Having said that, there’s always a degree of uncertainty in those figures; a considerable one, for that matter. Yet I believe that although the above figures and tables don’t represent the truth, they are a good indication; they are, let’s say, a hint of where things stand at the moment. But still, it’s not enough. It’s time to move to the next stage of our analysis, the medium fuel stints. In the following figures, I am doing a graphical representation of the various stints. Before we get there though, a very surprising observation: Red Bull have decided to do absolutely no running on medium fuel levels (apart of course during the race simulations). That’s a completely bizarre decision and it makes us think that, apparently, they are trying to hide the car’s true pace. From all the lap times that I have amassed, it’s clear that Red Bull have only been focusing on very heavy fuel running (as we saw above) and on race simulations, which are also a bit “bizarre”, as we will examine later on.

Medium fuel stints by McLaren, Mercedes, Ferrari and Lotus

Medium fuel stints by Force India, Toro Rosso, Sauber, Williams and Caterham

Before we go into the analysis of the medium fuel stints, it’s worth saying that medium fuel stints are less accurate than heavy fuel stints, because there is more data scatter, so they are considerably less conclusive. The reason is that a medium fuel stint can start at 1:24.100 and end at 1:27.800, or it can start at 1:27.000 and end at 1:30.000, you therefore have more than 6 seconds of data scatter between laptimes. On the contrary, in a heavy fuel stint you start pretty heavy (at 01:28.xxx) and end up in the 1:32’s, so there’s less scope for scatter – it’s much more accurate. On that disclaimer, let’s look at the results:

Classification based on (a) heavy fuel running lap times and (b) degradation (medium stints)

It’s immediately clear that the picture is less intuitive than before. Ferrari remain solidly in the middle of the pack (5th), however they manage more laps / stint than anybody else (9.1). As you can see the degradation figures are higher, and that’s because on a lighter car, the drivers tend to push more. Also, many of the performance tests and setup evaluations are done using half tanks (medium fuel), and that’s when the drivers go for it. McLaren and Mercedes continue to look reasonable, as does Force India. Toro Rosso seem to be going very fast, but they are paying the price in tyre degradation (0.446 seconds per lap), as opposed to Force India who are both fast and consistant. Lotus is behind Ferrari here, and look relatively mediocre. However, it’s important to note that, in general, McLaren, Lotus, Force India and Caterham did must fewer medium fuel laps in comparison to the rest, so the results are a bit skewed. All in all, I think it’s better to leave the medium fuel stints and go to the final part of our analysis, the race simulations.

All teams bar Caterham attempted race simulations in Barcelona, but the way the teams approach a race simulation can vary dramatically. Others choose to stretch the legs of their cars and test the performance whereas others (the most) tend to hide stuff and prefer to test mainly reliability, consistency and procedures, such as pitstops. It makes sense. A race simulation is very easy to be read and analyzed by opponents. You know the fuel loads (you start filled to the brim and work your way through it) so you can calculate the pace, the degradation, the strategies, everything. Which is why most teams prefer to hide as many things as possible during race simulations, and usually do them to get their reliability, systems and consistency checked. I would therefore pay the least importance on the race simulation figures (it’s clear to me that the most important testing scenarios are on that order: (a) heavy fuel stints (b) low fuen stints (c) medium fuel stints and (d) race sims), but for what it’s worth I am posting the race sim results below:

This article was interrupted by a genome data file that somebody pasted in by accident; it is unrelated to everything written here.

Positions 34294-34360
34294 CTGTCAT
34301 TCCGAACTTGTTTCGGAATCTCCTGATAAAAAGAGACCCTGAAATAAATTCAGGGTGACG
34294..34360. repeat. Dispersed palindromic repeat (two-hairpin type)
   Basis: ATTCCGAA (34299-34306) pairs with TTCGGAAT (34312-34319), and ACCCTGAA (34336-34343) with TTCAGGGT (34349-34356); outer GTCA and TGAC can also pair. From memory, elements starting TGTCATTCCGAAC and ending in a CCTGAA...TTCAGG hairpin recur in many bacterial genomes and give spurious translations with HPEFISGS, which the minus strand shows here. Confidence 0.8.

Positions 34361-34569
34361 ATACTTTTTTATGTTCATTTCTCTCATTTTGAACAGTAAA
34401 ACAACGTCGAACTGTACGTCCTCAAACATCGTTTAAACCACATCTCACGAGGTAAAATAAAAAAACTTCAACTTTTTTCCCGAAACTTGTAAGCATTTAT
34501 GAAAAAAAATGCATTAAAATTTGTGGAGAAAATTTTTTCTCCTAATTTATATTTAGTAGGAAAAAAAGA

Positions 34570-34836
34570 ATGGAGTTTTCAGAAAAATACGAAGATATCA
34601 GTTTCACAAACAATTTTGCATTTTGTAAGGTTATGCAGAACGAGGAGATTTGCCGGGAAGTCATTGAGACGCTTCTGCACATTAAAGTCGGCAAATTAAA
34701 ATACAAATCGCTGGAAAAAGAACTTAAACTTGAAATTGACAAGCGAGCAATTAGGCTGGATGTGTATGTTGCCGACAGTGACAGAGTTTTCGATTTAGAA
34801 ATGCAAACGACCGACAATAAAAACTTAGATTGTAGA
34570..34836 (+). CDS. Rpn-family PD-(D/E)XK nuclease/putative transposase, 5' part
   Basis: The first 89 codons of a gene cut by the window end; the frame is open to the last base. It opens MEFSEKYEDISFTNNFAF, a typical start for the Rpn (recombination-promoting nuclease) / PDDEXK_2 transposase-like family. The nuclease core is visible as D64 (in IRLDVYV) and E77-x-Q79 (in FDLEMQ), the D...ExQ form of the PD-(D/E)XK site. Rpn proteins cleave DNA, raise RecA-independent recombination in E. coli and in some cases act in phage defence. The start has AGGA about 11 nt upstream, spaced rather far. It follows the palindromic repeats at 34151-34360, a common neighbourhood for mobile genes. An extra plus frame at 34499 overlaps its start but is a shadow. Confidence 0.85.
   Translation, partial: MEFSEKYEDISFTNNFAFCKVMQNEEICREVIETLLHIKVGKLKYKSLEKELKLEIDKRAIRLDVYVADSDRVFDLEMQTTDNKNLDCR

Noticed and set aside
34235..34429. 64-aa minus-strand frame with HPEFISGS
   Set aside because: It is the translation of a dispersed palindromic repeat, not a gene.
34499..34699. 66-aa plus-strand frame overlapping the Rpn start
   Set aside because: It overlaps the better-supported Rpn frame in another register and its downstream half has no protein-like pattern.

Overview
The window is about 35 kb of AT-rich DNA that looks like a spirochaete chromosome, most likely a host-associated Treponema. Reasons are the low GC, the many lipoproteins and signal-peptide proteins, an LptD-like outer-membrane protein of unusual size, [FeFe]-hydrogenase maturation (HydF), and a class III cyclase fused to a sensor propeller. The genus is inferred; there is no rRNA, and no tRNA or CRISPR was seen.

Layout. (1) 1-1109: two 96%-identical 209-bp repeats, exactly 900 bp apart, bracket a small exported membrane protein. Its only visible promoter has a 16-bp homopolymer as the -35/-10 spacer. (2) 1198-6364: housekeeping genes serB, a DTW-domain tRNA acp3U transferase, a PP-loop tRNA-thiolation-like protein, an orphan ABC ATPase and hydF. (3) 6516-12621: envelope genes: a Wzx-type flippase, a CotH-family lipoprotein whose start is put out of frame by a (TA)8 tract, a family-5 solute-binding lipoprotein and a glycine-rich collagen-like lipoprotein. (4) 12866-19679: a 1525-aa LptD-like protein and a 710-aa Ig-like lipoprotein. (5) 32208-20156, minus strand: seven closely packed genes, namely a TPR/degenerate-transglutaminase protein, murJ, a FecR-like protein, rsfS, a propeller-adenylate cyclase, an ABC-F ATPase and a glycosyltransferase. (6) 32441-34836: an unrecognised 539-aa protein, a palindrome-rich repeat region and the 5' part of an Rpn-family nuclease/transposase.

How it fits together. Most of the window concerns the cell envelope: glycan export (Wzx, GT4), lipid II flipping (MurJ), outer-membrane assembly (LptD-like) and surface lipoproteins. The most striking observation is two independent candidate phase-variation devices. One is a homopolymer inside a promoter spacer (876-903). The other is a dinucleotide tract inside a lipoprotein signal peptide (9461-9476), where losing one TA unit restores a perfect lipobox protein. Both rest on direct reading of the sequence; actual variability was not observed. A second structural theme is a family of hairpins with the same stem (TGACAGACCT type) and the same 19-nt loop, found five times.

Race simulations

A brief explanation on how I compiled the above numbers: Some teams did a bit less than 66 laps (theoretical Barcelona distance) and some a bit more, so I normalized all race simulations to reflect a 66 laps race, using the average lap times. Also, in the final race time I included the pitstops. As you may recall from our previous blogs, the average time penalty for a pitstop in Barcelona is 20 seconds, so adding all the pitstops together we finally get the total race time. As you can already see, there are some oddities. First, Williams 24/02 race simulation is the 2nd fastest recorded, whereas their 03/03 simulation is the slowest of all. McLaren, despite for their excellent tyre degradation, seem to be lacking in pace, etc. Mercedes’ race simulation is a very good one, and should provide hope to the Merc fans, but I have to stress that these race simulations is the least reliable set of data we have in our disposal.

Which brings us to the conlcusion of this article. As I said, I was disappointed a bit with my previous blog entry, but I now think we have some good data to base our “conclusions”. First, and foremost, all the top teams have excelled in one part of our analysis or the other. Mercedes have been very quick in low fuel runs and also 2nd quickest in heavy fuel running, not to mention their impressive race simulation. McLaren have been the fastest in heavy fuel running and have exhibited admirably low levels of degradation throughout. Red Bull have been relatively fast in heavy stints with the tiniest of degradations under all conditions. Even Force India have shown flashes of brilliance, with good and consistant speed and no degradation issues.